Descartes worked out a methodology. He thought it possible to raze all his beliefs to the ground based on an abstract logical possibility they could be false: the testimony of his senses, the findings of science as they then existed, God Himself. Descartes thought it possible to build up, from scratch, a whole new rationalist system of knowledge, based on the indubitable foundation of “Cogito; ergo, sum” (“I think; therefore, I am).

In the history of ideas, this was a gamechanger! It was the most influential philosophical product, in one way or another, for centuries — as important as Newton’s physics if not more so. The Newtonian revolution, well over a century later, might not have happened had Newton not been willing to raze Aristotle to the ground.

Note carefully: For Descartes, his abstract intellect using Reason alone, could dismantle all his former convictions. And then rebuild them from scratch on that foundation.

This abstract intellect was not religious until it “proved” God’s existence (Descartes offered a proof, but it failed miserably). It was disembodied. It had no culture, was not loyal to any nationality or place, had no psychological makeup. It was not subject to ethical imperatives that could not be proved — in later forms, not of its own choosing. The door to relativism and subjectivism opened.

Was this not the most stupendous wrecking ball any intellectual had ever unleashed on the world?

The Jacobins studied Descartes as well as Rousseau, because everybody studied Descartes. All they did was apply his basic method to the political realm. This released the “virus” of modern revolutionism, in which political and economic institutions, monarchy or any other governance, a church, “inessential” businesses, the family unit — really, anything not justifiable by abstract “Reason” — can be “canceled.”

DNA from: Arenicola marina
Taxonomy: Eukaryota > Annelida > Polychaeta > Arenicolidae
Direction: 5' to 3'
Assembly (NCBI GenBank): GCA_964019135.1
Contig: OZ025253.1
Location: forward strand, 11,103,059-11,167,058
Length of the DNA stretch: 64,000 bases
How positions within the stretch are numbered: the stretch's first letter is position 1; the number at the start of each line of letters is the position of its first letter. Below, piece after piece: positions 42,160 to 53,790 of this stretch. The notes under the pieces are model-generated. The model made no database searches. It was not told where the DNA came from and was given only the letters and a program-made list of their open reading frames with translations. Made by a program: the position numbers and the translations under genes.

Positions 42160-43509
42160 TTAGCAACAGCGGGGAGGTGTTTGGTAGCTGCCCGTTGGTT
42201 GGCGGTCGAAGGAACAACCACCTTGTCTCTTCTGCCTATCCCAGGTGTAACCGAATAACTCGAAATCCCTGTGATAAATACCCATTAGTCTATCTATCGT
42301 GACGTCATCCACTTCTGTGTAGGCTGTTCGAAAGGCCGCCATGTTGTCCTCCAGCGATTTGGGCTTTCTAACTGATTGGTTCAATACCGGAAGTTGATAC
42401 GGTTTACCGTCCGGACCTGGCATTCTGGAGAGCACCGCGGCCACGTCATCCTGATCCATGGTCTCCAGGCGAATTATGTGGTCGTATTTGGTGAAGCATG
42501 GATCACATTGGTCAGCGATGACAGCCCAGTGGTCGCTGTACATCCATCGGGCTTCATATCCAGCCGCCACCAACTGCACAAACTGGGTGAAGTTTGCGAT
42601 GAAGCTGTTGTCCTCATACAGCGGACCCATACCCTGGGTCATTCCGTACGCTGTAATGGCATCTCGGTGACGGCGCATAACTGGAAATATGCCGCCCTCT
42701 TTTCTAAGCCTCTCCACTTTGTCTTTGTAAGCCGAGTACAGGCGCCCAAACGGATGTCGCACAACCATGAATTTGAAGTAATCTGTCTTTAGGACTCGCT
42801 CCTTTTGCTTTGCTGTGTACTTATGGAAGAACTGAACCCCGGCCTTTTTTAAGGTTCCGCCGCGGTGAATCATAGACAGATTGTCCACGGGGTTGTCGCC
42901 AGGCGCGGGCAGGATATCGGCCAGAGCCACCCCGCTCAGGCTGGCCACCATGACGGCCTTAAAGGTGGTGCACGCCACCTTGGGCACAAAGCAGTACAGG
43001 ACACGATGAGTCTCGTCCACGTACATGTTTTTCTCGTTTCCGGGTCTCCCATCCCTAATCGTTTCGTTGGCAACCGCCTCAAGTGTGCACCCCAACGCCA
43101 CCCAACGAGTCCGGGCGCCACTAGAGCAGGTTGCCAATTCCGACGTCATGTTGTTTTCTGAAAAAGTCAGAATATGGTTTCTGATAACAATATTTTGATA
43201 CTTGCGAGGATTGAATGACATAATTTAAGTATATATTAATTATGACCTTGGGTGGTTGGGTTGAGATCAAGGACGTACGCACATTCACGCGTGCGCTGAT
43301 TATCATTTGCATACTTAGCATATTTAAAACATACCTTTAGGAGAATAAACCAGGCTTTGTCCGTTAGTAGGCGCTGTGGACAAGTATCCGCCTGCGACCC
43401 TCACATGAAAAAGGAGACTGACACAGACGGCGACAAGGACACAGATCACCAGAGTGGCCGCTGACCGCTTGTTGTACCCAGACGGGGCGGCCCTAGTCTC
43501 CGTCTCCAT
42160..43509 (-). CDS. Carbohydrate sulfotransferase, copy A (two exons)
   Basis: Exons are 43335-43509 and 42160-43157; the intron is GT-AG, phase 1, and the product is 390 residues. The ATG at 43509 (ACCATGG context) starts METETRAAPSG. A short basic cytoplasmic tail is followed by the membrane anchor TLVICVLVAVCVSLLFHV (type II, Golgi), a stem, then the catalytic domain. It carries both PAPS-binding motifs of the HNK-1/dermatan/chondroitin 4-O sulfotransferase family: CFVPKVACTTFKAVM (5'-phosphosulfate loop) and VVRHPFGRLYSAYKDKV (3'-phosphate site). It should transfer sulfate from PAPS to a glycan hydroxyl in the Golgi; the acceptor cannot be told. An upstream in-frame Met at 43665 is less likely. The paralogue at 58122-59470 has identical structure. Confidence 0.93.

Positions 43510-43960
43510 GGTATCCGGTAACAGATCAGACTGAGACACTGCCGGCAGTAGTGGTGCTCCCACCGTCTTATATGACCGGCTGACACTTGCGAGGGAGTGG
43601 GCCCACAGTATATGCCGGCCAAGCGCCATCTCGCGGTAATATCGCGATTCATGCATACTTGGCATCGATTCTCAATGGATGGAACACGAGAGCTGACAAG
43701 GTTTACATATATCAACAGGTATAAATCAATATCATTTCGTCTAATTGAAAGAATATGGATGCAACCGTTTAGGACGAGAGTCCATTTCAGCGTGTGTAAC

Modern liberalism is Jacobin in its origins. So is neoconservatism, and so, by default, is neoliberalism. While we do not have space to explore all its strains, Jacobinism in a broad sense is literally everywhere, operating at multiple levels, from the street thugs of Antifa to the “commanding heights” of globalist elites.

Jacobinism is the connecting link between the hard left and globalism, and explains the unholy alliance between the two. But the “virus” also infected liberal democracies.

In classical liberal economics, the Cartesian abstract intellect became the “sovereign consumer” who makes marketplace decisions solely on utility maximizing. Subsequent schools of economic thought increased in mathematical complexity and incorporated some psychology, but did not touch that basic premise.

Since Jacobinism leads naturally to questioning everything except itself, often manufacturing problems when it can’t find any, the revolutionist “virus” goes everywhere, spread by people who probably never heard the term Jacobin, never heard of Descartes, and can’t get the American founding in the right century.

Somehow I have a hard time imagining those drawn to Antifa and Black Lives Matter reading books at all, much less works of history and philosophy.

That’s not the case, of course, with World Economic Forum attendees.

The vulnerability of the U.S. to revolutionism is very bad news, as we approach an election likely to be disputed, and which could easily result in violence no matter who wins.

Not simply because the form of Jacobinism known as identity politics or “wokism” is out of control (although it is).

Not simply because Americans can no longer talk to one another (although they can’t).

But because most have forgotten much of their heritage, and what hasn’t been forgotten is being “canceled” (statues pulled to the ground in perfect Jacobin fashion).

How many other societies are ripe for revolutionism?

Chile certainly is! I’ve lived here for eight years now, and last year I saw leftist Jacobin violence first-hand. To be sure, the “reconstruction” of Chile’s economy along neoliberal lines during the Pinochet years was Jacobin, just as had been the upheaval of the short Allende period. As I said, Jacobinism in one form or another is literally everywhere.